John Taylor, chairman and chief executive officer of FX Concepts LLC, the world’s largest currency hedge fund, sees the euro dropping to $1.20 by August, and believes parity is possible. Be very careful, because as of today Goldman is now accumulating euros (as per its just released Sell recommendation). More from Taylor: “It’s going to be quick because things are really falling apart…. Some of these [countries] have to be thrown out [of the EMU]. If you look at a country like Latvia, which has been effectively in the Euro, has been saved by the European Commission and the IMF much like they are suggesting Greece will be, their retail sales were down 30% last year, the GDP was down 18%, it is expected to drop another 8% this year. Latvians are starving, the place is a disaster area: that’s what you have to go through to be a part of the Euro.” On whether his firm has felt any political pressure on putting on bearish euro bets: “None at all. We are SEC regulated and the information is there, but nobody seems to be caring.” Lastly, Taylor ridicules the WSJ story about the restaurant-based collusion: “Yes, they had a meeting and talked about how bad the euro was. But that they in fact had some impact: their assets are 1% of the daily volume. Somebody like us, we have a bigger position against the euro than those people put on.” Taylor says in the next three to six months, the dollar will be strongest against the euro, and Eastern European currencies. In a longer horizon, he says to be long Asia and short the euro. Bottom line: sell Europe, buy everyone else. And join the bandwagon… Just as Bernanke prepares the dollar’s next suicide move with inflation obviously not working.
The International Monetary Fund is looking at raising its share of Greece’s financial rescue package by €10bn ($13.2bn) amid fears that the planned €45bn bail-out will fail to prevent the country’s debt crisis from spiralling out of control.
Senior bankers and officials in Washington and Athens told the Financial Times that the IMF was in talks to increase its aid contribution by €10bn. The fund could make that sum available under a planned three-year loan, according to an Athens-based analyst familiar with the talks.
Investors and policy specialists said that expectations of the size of the three-year package in Washington policy circles had increased to at least €70bn. The EU has so far proposed to provide €30bn and the IMF €15bn. “The fund’s current ceiling for Greece is €25bn and the release of the extra amount is under discussion,” the analyst said. The IMF declined to comment on the size of the package.
Dear Readers & Traders ,We are again first in India to give this NEWS.And in afternoon or late by evening once this NEWS will be out.Then watch huge short covering across the Globe.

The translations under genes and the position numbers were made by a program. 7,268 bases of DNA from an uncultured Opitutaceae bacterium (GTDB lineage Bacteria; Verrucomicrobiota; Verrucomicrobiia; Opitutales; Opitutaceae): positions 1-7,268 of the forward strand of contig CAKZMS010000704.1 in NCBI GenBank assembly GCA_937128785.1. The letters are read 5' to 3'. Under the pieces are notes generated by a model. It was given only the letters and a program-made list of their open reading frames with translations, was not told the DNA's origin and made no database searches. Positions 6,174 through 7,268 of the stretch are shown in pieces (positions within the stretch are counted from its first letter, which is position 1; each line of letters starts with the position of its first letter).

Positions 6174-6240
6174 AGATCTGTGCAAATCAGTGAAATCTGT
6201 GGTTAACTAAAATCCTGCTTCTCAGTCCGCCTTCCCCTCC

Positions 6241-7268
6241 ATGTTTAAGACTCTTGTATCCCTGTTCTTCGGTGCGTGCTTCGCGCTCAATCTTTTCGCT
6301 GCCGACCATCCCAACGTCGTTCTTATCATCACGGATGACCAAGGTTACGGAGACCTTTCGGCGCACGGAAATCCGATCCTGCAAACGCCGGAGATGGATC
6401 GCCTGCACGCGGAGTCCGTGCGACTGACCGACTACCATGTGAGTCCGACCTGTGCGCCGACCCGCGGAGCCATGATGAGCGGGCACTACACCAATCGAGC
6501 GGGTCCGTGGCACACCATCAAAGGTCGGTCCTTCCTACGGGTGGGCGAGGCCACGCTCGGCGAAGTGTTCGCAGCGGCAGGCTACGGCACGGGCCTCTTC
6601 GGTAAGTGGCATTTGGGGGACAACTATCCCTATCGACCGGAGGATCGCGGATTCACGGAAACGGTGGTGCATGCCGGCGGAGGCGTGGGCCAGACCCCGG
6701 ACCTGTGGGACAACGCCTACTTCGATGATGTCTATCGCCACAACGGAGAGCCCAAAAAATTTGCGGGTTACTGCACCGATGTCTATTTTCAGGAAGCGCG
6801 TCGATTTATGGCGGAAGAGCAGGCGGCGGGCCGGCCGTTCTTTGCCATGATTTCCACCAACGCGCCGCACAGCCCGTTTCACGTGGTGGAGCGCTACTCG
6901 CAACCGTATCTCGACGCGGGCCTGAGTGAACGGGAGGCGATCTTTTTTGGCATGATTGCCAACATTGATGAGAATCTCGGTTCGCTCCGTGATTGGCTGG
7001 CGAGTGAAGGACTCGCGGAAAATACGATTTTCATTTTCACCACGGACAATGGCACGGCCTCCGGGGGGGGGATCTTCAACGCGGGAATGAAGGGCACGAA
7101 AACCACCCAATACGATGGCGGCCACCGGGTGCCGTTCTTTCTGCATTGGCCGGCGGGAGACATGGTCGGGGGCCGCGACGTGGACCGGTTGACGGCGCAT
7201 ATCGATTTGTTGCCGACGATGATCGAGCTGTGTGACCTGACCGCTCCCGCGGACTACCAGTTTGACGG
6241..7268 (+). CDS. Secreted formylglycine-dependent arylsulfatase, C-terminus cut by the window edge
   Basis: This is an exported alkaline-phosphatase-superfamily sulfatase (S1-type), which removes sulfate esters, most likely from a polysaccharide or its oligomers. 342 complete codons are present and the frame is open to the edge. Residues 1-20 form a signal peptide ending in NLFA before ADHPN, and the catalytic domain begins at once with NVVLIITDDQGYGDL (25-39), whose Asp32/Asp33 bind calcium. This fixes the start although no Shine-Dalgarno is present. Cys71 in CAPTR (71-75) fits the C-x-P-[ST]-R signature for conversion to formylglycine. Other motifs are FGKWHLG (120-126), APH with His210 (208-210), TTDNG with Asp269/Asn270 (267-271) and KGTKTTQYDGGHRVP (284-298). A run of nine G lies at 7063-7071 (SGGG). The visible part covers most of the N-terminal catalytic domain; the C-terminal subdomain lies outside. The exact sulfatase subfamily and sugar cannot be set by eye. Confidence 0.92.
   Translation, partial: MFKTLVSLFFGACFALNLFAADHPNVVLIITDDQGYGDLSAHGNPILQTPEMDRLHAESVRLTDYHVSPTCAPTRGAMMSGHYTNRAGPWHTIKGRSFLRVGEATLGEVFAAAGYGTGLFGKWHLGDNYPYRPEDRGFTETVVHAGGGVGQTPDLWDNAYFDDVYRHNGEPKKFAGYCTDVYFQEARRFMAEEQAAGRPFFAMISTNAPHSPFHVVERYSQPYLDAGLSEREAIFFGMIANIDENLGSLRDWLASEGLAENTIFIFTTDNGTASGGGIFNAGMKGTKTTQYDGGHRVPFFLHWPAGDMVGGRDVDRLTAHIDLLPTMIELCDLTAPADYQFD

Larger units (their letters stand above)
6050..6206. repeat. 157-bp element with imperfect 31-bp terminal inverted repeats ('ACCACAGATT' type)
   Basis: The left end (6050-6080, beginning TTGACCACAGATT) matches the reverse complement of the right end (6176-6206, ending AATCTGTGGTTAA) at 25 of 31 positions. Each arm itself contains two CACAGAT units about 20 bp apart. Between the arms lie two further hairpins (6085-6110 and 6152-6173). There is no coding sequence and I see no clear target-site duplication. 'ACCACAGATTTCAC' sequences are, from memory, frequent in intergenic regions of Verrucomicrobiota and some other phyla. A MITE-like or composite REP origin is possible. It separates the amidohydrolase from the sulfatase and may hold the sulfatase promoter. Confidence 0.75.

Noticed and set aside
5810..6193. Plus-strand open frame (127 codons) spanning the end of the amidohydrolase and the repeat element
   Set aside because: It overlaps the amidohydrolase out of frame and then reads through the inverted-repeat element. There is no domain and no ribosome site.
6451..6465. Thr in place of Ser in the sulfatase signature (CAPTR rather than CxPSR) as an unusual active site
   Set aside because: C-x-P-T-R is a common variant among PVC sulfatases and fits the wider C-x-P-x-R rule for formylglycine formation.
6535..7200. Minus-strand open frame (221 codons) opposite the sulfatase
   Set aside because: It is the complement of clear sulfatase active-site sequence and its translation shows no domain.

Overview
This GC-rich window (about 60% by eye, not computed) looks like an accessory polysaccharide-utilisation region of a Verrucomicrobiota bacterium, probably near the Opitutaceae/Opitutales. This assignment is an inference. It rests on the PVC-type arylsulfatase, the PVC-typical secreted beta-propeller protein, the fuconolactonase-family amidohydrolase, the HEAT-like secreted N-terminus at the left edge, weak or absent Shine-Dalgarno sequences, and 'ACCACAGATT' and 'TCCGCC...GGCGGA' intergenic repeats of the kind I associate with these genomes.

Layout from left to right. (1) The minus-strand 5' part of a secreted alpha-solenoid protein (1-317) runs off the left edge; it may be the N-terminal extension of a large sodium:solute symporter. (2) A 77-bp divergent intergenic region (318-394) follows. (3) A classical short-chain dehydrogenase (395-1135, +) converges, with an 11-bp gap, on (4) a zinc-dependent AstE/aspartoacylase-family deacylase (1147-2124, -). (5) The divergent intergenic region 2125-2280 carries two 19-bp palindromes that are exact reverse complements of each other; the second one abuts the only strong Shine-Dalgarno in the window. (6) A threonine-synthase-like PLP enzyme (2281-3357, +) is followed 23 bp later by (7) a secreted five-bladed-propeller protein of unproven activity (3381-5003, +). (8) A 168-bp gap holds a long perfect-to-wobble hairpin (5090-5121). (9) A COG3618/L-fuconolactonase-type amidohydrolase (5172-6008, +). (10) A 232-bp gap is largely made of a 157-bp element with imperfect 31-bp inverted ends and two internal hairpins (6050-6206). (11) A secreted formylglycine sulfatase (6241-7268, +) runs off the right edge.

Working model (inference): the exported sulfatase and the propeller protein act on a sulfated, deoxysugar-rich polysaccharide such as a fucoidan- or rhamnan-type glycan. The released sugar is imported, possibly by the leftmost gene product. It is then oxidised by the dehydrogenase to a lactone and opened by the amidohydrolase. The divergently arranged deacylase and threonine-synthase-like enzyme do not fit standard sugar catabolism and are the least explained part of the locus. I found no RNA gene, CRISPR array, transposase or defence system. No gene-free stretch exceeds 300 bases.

I’m offering my country for sale. What is left of it anyway. Slightly used, low wages, low pensions, low expectations. Lots of sunshine though, free at the moment.
Many natural resources, minerals etc that are still untouched. Bureaucracy at its best. Great bribe-to-do system, over 20 years of experience. Obedience at the IMF, bankers and the Troika is guaranteed, no questions asked. (more…)
Some very spicy comments from the Hungarian prime minister who basically tells the world to get lost (please admire effort to remain polite on his part). In so many words it’s not his fault, it’s the previous administration’s fault. Sounds familiar? Obama has used it at will, Greece has used it, I heard Sarkozy use it, and just about everybody else! Even Republicans who campaigned to “Drill baby drill!” now blame the BP fiasco on Obama. Needless to say political courage is something that no longer exists, and populism has been the only political program offered to us for now a solid 40 years. The natural extension is for a Prime Minister to just walk in and say: “You know what screw you guys, we will default, I am not taking back tax cuts that got me elected, I am not telling people who were promised early retirement that really it’s not feasible, I’m just not going to deal with any of this. Let’s just default and keep doing what we were doing”. In the same line of thought the French PM declared this morning that there is nothing bad about EURUSD at parity.
If you think it’s bad to sell someone a mortgage they can’t pay, how about promising them a lifestyle they can’t afford! Washington has some nerve to blame the financial industry: “a house for every American” was their idea. Granted there is plenty of blame and jail time deserved at many financial institutions but it is true also for Congress. I used to think that over the past 40 years the commodity that was most devalued was human labor but I have changed my mind. A man’s word no longer has any value in most cases. Should the law be changed so that it holds our leaders accountable for their words? Why not, we would get a hell of a clean slate and something to be finally hopeful about. That is change I would believe in for sure. (more…)